Monday, December 10, 2007

The Psychological Approach to the Presidential Election

Here's my current primary criterion for the President: I have to like his personality.

By this, I mean that his personality must be suited to how I believe he'll perform in the job, not necessarily that I think he'd tell the best anecdotes at a dinner party.

I contrast this against strictly voting for someone based on an abstract alignment of his or her policy positions with mine.

The reason for this is philosophical. I believe in two contested philosophical positions: 1) I believe in Natural Law, and 2) I believe it the meaningful (if not perfect) ascertainability of Natural Law. As this applies to a President, what I believe is that most policy questions have right answers in an absolute (if approximate) sense. And so I believe the right kind of personality should be able to get to the right answers most of the time, or at least more often than the wrong type of personality.

However, what I have seen is that most politicians have personalities poorly suited for this process I've outlined of getting to the right answers. For example, President Bush has shown a strong tendency to be stubborn, unwilling to make thoughtful inquiry into matters, and unwilling listen to positions that contradict his own. I think a reasonable relationship can be seen between this and our entrance into the Iraq war (details of this are abundant, and I won't outline them here) (also, compare this to what I don't mean by personality, as it appears that President Bush would make a fairly amiable dinner guest).

This I why I currently prefer in order Sen. Obama, and then probably either Sen. Biden or Sen. McCain. (btw: can we perhaps refer to these men and women who are running for leader of the free world by their titles, giving them they honor they are due, as opposed to by their first names?). I've seen all of these men display remarkable candor and thoughtfulness, which for me are marks of good personalities for the pursuit of getting right answers to hard questions.

(update: I just reviewed Gov. Huckabees proposals for healthcare and taxes, and basically they strike me as ludicrous to the point he's fallen off my list of good policy is relevant to disproving a certain candidate's ability to get to the right answers)

This isn't to say policy positions play no role in my thinking, but, for example, my currently policy positions are actually fairly well aligned with Gov. Romney's. However, Gov. Romney has shown me so far a lack of candor and thoughtfulness, not to mention notable changes of policy positions over the years that are consistent with his reputation for self-serving expediency, and so I don't trust him to implement policies I agree with. I voted for President Bush in 2000 based on our shared pro-life position (which he has stuck to); however I've learned during his tenure that issues will arise during a presidency that are outside the scope of the policy positions the candidate took during the election season--when the unknown arises, I want a certain type of person there to meet that challenge. And further, the fact that a person articulates a desire to bring about a certain policy has only a tenuous relationship with whether that policy will be implemented due to numerous circumstances outside that person's control.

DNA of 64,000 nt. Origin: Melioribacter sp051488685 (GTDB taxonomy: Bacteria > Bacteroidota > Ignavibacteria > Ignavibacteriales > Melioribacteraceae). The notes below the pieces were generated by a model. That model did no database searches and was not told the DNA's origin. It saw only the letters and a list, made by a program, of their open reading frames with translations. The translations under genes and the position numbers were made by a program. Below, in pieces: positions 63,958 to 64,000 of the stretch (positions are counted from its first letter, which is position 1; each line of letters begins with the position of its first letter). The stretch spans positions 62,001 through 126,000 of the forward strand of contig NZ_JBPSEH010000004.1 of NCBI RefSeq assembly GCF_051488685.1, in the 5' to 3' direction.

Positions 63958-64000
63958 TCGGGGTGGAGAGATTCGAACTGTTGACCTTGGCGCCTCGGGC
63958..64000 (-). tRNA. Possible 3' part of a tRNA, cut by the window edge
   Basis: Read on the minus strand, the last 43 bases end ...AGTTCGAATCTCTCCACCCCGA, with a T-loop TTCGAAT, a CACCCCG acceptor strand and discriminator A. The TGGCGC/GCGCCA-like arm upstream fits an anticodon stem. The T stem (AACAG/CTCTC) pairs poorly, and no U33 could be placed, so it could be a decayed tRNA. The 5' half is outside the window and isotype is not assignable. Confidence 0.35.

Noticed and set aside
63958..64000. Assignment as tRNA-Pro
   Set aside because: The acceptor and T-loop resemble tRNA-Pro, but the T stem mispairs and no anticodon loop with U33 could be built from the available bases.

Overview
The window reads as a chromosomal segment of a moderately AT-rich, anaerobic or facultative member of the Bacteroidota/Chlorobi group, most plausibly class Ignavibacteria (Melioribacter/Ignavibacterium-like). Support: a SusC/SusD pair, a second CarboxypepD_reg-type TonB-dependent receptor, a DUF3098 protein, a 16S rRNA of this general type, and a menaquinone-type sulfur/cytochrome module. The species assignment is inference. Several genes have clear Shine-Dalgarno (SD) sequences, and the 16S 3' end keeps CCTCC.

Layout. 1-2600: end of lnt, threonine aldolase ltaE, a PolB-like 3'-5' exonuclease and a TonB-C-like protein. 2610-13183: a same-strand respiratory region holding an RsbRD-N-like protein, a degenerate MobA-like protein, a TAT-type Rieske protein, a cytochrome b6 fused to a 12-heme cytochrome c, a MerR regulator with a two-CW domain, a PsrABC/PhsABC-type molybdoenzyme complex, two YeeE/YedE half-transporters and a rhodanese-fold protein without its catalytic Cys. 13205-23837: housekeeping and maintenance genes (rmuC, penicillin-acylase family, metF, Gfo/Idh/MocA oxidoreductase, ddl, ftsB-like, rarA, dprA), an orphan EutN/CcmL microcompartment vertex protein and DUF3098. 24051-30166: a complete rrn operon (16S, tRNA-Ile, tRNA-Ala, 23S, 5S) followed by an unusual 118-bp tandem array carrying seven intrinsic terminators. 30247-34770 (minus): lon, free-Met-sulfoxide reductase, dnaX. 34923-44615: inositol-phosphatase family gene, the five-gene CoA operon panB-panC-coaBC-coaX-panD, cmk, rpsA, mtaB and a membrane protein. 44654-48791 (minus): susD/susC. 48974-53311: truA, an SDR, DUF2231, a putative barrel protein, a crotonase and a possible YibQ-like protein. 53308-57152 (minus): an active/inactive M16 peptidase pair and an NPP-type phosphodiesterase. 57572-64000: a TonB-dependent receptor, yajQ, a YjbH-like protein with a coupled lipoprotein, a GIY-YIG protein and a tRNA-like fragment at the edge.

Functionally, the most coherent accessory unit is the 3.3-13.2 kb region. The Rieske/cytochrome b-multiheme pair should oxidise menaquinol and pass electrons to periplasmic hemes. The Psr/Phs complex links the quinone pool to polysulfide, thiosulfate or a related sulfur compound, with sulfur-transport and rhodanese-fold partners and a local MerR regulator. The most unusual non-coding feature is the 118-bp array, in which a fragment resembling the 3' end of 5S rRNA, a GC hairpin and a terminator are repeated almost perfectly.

Another factor which has some bearing on the issue is a candidate's experience. The best prior job I can imagine to prepare a person for being president is possibly the vice presidency. But the Vice President isn't running, and it's not clear to me that any senator, governor or former First Lady has a clear leg up on the other candidate in terms of relevant prior experience.

So, that's why my primary reason for favoring certain candidates is their personality which I perceive as thoughtful and truthful.

Go ahead and tell me if you think this is crazy. I'm sure at least one of you does.


-Dave said...


I agree, in principle. I think it's a well-reasoned position - and the idea that a candidate's decision-making and truth-finding ability is of paramount importance is big.

I haven't heard much about Gov. Huckabee's health care and tax plans that you disdain so much.

But it strikes me that the dismissal of candidates for political positions that show an inability to get to the correct answer... well, that gets pretty close to where you start from. For a conservative to say that "I don't want the sort of person who can't figure out that abortion is basically murder" is saying the same thing with more words as "I won't support anyone who backs abortion." In the end, both come down to the ideology of the voter, because both rely on the voter's ability to discern the best course of action, and only then apply it to the politician's views.

One of my "prior experience" criteria is executive experience. Most presidents elected in the past 50 years (all, I think) have at least one of the following resume bliurbs: former governor, or former Vice President. And I think that's reasonable because executing and legislating are in some important senses very different beasts. Someone who has been a successful governor or vice president (none of the latter, for better or worse) has a skill-set the others lack.

On the conservative side, at least, that would be former Governors Romney and Huckabee. Mayor Giuliani might count, but mayor of New York - though the city's roughly 10x the size of the State of Nevada - is still a pretty limited experience. Senator McCain is left in the cold here.

Ρωμανός ~ Romanós said...

"…a strong tendency to be stubborn, unwilling to make thoughtful inquiry into matters, and unwilling listen to positions that contradict his own."

Your description of the personality type of the current president matches, I would suspect, that of most worldly leaders, even the "Christian" ones. I especially notice the second trait, being "unwilling to make thoughtful inquiry into matters", as almost universal among the younger set of "managers", and maybe predominant among the older set.